"The people around this place, irrespective of caste, creed have selflessly helped us in widening the roads. They gave up a portion of their lands which summed up to 80 feet in order to widen the roads. I would like to heartily thank all these people who have supported us in this venture," he added.

In the year 2015, a Rs 2-crore newly widened road in front of the church was inaugurated by Vinay Kumar Sorake.

By feast of 2017, the entire grounds of the Shrine will be tarred at a cost of Rs 90 lac, for which a committee has be formed under the leadership of John D'Silva.

About 18-20 lac people visit this Shrine during the feast for whom sufficient water is required. With just two borewells in the premises, breaking down of any one pump may lead to several consequences. Hence by 2018, a new sump with a storage capacity of nearly 40 to 50 lac litres will be constructed on top of the hill to provide water supply to all the devotees.

St Lawrence was known for having a soft corner for the less privileged of the society. Inspired by this thought of the Saint, plans are afoot to build an orphanage for the poor and needy people. A plot of 2 acres has already been purchased and converted, and the work will commence after the 2017 feast.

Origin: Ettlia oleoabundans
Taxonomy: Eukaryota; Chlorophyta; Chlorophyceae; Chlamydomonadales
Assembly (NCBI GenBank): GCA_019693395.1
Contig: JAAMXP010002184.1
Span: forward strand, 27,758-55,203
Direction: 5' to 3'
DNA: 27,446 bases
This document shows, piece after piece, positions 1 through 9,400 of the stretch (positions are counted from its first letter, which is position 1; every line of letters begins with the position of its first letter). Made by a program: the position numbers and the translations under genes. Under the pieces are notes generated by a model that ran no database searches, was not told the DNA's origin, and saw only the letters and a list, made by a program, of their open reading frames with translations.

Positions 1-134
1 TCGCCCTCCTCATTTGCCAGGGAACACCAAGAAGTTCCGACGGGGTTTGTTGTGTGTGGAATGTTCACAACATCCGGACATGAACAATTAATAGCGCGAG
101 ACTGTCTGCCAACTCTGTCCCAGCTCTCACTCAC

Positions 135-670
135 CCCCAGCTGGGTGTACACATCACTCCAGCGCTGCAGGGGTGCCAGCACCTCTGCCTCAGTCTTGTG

To look after the spiritual needs of devotees, priests are ready at the shrine round the clock. The Church opens early at 5.30 am and closes at 7 pm. Priests at the Shrine will give counseling and conduct prayer service for the devotees.

Also, Rosary is held every Thursday at 10.15 am, followed by adoration at 10.30 am, Eucarisitic mass at 11 am, and special prayers with blessed oil at 12 noon. This is followed by Annasantarpana for the devotees.


Five-day Feast

In the last week of January, Attur Shrine bustles up with millions of faithful who gather for the Shine feast, popularly known as Attur Jatre/Parba or Attur Saanth Mari.

All these years it has been a three-day feast, but for the first time, the festivities will be extended for two more days. Approximately 38 masses will be celebrated by five bishops from Varanasi, Ballari, Beltangady, Mangaluru and Udupi.

On the rest of the days, people visit the Shrine for various purposes, some as the tourists, some toexperience the grace of God and some to seek forgiveness. A good number of the visiting devotees here were Hindus back in the olden days. Hence vegetarian food is distributed to all the devotees attending the Shrine on Thursdays, duly by the devotees who have received favours from the saint.